For a few months between the end of 2018 and the beginning of 2019 I was churning out an appeal or substantive motion brief every single week. I read through thousands of pages of documents and hundreds of cases to construct logical and viable arguments for my clients. On top of having a mind stuffed with facts, my body was constantly filled with adrenaline as I sped through one heart-pumping deadline after another. How did I do it without losing my mental balance? I relied on my meditation practice, of course.
I know you’ve heard by now that meditation leads to measurable benefits such as reduced anxiety, better sleep, and more mental clarity. (If you haven’t, check out this study showing daily meditation actually affects the structure of your brain by expanding the parts that help you stay calm, focused, and feeling good about yourself and contracting the parts that play a role in anxiety and stress).
What you may not have heard is that, in addition to having a daily meditation practice for more than a decade, I was a meditation teacher for many years. And I used to hear from so many students that they tried meditation but gave up because it just wasn't working. Feeling like you are not meditating correctly is a common experience, but it derives from a basic misunderstanding about just what you are supposed to be doing in a meditation practice.
Contrary to what you imagine, meditation is not about stopping your thoughts–if that were the point then it would really be a herculean task because these days our minds are overflowing with information, data, thoughts, imaginations, plans, memories, fantasies and other forms of internal chatter. With everything going on in our lives, it would actually be weird if we could sit down and turn our thoughts completely off.
Instead, meditation is a series of mind trainings that proceeds something like this:
1. Cultivating concentrated awareness (a.k.a., focused attention);
2. Observing thoughts from an objective perspective (meaning, you are aware of the thoughts as they come to you but you are not reacting to–or judging–them);
3. Experiencing the mind and body as a non-dual, objective reality (this is known as samadhi in the yoga tradition and is the realm where the mind is empty of thoughts–but note it takes a long time to get there).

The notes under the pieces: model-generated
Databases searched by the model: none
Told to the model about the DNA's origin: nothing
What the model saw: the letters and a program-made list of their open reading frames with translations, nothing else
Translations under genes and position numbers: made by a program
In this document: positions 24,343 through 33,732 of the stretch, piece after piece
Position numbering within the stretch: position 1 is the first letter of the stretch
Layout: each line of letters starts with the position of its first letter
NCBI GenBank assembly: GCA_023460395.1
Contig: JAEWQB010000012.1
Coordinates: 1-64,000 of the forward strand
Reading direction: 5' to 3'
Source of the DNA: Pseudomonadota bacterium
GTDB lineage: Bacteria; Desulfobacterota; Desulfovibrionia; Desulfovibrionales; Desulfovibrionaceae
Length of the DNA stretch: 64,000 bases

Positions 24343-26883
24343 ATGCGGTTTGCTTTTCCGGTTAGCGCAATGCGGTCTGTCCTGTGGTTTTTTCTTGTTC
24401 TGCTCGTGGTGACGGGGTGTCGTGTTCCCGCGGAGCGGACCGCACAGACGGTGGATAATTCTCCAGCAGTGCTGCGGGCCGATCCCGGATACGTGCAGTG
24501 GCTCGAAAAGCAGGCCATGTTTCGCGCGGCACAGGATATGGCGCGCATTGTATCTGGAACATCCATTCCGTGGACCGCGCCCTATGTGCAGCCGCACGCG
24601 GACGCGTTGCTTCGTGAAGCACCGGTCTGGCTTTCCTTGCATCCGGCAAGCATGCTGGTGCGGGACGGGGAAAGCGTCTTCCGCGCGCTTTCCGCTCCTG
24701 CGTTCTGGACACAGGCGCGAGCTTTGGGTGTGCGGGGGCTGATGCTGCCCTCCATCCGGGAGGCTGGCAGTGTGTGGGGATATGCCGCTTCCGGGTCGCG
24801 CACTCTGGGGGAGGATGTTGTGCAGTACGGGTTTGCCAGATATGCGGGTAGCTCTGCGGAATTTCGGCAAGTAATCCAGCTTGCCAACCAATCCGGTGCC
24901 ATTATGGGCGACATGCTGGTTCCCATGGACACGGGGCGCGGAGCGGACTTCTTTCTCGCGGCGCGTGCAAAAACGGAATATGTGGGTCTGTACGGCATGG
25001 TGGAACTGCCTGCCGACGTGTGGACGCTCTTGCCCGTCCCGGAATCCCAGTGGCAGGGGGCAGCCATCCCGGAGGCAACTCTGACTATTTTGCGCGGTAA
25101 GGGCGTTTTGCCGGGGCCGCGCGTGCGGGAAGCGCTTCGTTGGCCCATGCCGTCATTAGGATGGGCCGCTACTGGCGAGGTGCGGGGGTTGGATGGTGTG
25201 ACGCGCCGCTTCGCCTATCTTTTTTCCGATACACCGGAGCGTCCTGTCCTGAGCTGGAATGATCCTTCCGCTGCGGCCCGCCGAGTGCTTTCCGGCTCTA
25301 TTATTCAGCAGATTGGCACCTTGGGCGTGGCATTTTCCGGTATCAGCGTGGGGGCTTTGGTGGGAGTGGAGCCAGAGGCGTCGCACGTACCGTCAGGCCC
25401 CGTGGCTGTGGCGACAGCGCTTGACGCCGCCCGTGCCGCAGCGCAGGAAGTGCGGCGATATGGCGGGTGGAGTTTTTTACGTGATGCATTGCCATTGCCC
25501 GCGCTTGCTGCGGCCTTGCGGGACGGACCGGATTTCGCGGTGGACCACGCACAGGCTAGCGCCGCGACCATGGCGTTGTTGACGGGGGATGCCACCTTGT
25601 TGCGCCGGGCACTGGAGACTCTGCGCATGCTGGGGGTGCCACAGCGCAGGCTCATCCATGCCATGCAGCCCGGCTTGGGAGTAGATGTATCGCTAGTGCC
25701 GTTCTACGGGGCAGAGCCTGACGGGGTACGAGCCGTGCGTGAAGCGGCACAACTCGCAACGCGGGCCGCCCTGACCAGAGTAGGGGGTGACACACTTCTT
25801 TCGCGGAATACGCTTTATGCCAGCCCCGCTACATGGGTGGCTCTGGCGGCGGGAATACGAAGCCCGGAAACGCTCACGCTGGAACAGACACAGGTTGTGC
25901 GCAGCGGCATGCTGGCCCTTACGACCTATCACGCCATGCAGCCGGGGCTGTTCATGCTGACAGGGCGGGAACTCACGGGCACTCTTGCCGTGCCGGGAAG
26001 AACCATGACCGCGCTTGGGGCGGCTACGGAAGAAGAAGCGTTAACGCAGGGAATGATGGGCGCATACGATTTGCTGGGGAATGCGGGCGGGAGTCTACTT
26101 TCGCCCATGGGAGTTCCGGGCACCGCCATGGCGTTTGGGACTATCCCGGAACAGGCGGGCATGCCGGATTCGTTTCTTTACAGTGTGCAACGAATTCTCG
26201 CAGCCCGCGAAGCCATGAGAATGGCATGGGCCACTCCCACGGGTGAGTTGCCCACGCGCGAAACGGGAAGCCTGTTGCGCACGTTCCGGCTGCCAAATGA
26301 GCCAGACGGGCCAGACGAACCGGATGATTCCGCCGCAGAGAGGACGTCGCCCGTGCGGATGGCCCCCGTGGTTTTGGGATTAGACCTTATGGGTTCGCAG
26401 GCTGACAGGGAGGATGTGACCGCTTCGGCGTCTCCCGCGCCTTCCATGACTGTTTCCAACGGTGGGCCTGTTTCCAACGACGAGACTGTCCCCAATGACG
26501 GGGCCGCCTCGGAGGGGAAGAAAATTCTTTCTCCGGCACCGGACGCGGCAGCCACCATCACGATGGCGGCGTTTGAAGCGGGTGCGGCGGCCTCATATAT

Don’t worry about understanding all of this up front. Just like you would begin to learn any other trade, art or skill, with meditation you have to start at step 1: concentrated awareness.
Conveniently, practicing just this first step leads to the benefits I mentioned before, i.e., less anxiety and a clearer mind. As luck has it, this is exactly what you need to effectively manage your heavy workload.
But the mind is so (over) active that attempting the first step of meditation is frustrating because the sheer number of thoughts is maddeningly overwhelming. If that has been your experience, then a great way to practice step 1 is to practice with a mantra that is linked to your breath.
Mantra is a Sanskrit word that is a combination of the root word for mind ("manas") and the suffix for tool or instrument ("tra"). So the word mantra basically means a tool for manipulating the mind–away from distraction and towards concentration.
Using mantra with meditation is a long-established practice in all of the world's spiritual traditions. And when practiced together with even, calm inhales and exhales it is a great method for focusing the modern urban professional mind.
The practice involves silently repeating a chosen phrase–one or two words–for each inhale and exhale. For example: inhale "let" ... exhale "go" …
You can use this wildly popular mantra (you’ll hear it at any one of your local yoga studios), or make up one of your own. The only requirement is that your chosen words/phrase be generally positive and up lifting.
Start practicing with your mantra like this:
Sit comfortably with your spine erect (this posture is best to stay alert and engaged);
Set a timer for 5 minutes (so you can relax knowing that you won't meditate through your scheduled phone call or next appointment);
Close your eyes and take a few deep breaths;
Begin repeating your mantra with each inhale and exhale;
When your mind wanders into an endless series of thoughts (and it will, you can be sure of that!), just return to your mantra with each inhale and exhale.
Even if you have to refocus on your mantra 60 times each minute don't worry. That is the practice. You are doing it.
No matter how busy you are, you can practice this simple mantra meditation for 5 minutes a day.
I find it works best to practice meditation immediately upon waking up in the morning, before the demands of the day start to distract me (and I love it so much that I structure my day so that I can meditate for 45-60 minutes before starting work). But for some people that is not possible and practicing for 5 minutes before bed or even in the middle of the day works better.
Find the time that works for you, but make sure to do it consistently–the benefits only come with sustained practice. As one of my meditation teachers would say "work patiently and persistently and you are bound to be successful."
Have questions? Get in touch and I would love to answer them.